Research in this article was funded via the EU’s European Research Council and this article was originally published in Horizon, the EU Research and Innovation Magazine.
Distributed Ledger Technologies (DLTs)- as a counter to the growing threat of Centralisation
The Cyber era which found its genesis with the advent of the global internet- through the US Department of Defense funding ARPANET experimentations in the late 1960s – embodies the liberal spirit of laissez-faire and the freedom of expression and has grown rapidly from about 3 billion internet users in 2018, to over 5,385,798,406 internet users, – or 67.9% of our total population – as of June 30, 2022. Attempts, however, have been made to curtail users ability to access what is on the internet through the development of national intranets- examples being China’s great firewall, Russia’s sovereign internet, Iran’s National Information Network, and North Korea’s Kwangmyong network. What these national intranets have in common is centralised management in terms of websites and social media that are accessible, and information that is available to the citizens. Each of these states has the ability to distort truth, to rewrite the narrative, and to determine what is fact and force-feed it to their citizens by filtering opposing content and through restricting/blocking access to alternatives. ‘Centralisation’ here refers to concentrated power in the hands of one group, that allows for unilateral decisions to be made on behalf of the entire population or network.
The threat of centralisation also persists within the private sphere/realm, with tech companies having found themselves at the centre of a new debate in the press media. While tech companies focusing on social media may have first formulated/established themselves as outlets for expression of their user base they have now been taking strides in the opposite direction by censoring user posts and content. Recent instance include Pinterest which in 2019 began blocking any and all search results concerning vaccinations. Similarly, Facebook in 2020 began deleting ‘events’ that aimed at organising protests against home quarantine during the start of the COVID pandemic. Twitter in 2021 extricated over 70,000 accounts that were linked with the ‘QAnon’ conspiracy that threatened public order. This was part of Twitter’s policy of removing posts and deleting accounts that broke their platform’s rules. While in each of these instances the concerned tech company may have arguably acted with good intention, their ability to simply flick a switch and unanimously censor content is deeply troubling. The control that social media companies exerted even over influential people culminated with the permanent suspension of U.S ex-President Donald Trump’s Twitter handle. This incident is exemplary when it comes to determining the power of web censorship that is imbued within the hands of social media companies.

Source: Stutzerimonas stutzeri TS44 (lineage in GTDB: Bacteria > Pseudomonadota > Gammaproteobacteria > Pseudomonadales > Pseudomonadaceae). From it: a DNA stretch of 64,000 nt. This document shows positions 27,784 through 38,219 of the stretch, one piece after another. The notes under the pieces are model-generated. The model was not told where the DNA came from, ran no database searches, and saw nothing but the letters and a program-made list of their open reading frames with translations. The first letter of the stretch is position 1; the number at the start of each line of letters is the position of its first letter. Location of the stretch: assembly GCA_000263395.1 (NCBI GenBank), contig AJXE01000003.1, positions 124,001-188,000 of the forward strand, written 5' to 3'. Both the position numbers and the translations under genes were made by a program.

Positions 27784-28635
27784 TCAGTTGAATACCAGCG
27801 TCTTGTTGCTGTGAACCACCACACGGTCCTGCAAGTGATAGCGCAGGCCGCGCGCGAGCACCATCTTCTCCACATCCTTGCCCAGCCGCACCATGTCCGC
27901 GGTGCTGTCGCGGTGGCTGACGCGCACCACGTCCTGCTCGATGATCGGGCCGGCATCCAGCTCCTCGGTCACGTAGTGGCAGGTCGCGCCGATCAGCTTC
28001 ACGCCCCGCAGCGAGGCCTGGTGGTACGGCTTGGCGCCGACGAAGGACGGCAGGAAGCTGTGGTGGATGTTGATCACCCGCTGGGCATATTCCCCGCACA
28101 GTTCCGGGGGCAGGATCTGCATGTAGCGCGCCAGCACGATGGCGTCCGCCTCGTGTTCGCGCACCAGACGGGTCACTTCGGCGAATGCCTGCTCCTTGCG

How can DLTs help counteract centrality?
‘Distributed Ledger Technologies’ (DLTs) can be used to counter the growing threat of centralisation from both state actors and monolithic tech-companies. There are various kinds of DLTs- such as Directed Acyclic Graphs (DAG), Holochain, Block Lattice, and the most renowned of all being- Blockchains. Quintessentially, DLTs are distributed peer-to-peer networks that utilise a majority consensus for transactions to be verified and then stored as data on a public ledger. For simplicity sake this article will utilise blockchains to illustrate how DLT networks function.
‘Nodes’ are individual peers within a Blockchain network that maintain a record of the ledger thereby being involved in the process of storing, verifying, and distributing the full set of data with other participant nodes on the blockchain. This “ledger of records” is immutable- allowing for data, events, and transactions to be time-stamped on chain, thus creating a verifiable log of all network user’s micro-history. The key features of a DLT are that they are ‘immutable’, ‘trustless’, and ‘verifiable’ with transactions being easily accessible/viewable by anyone in the entire network and it is these qualities that become instrumental when countering centralisation.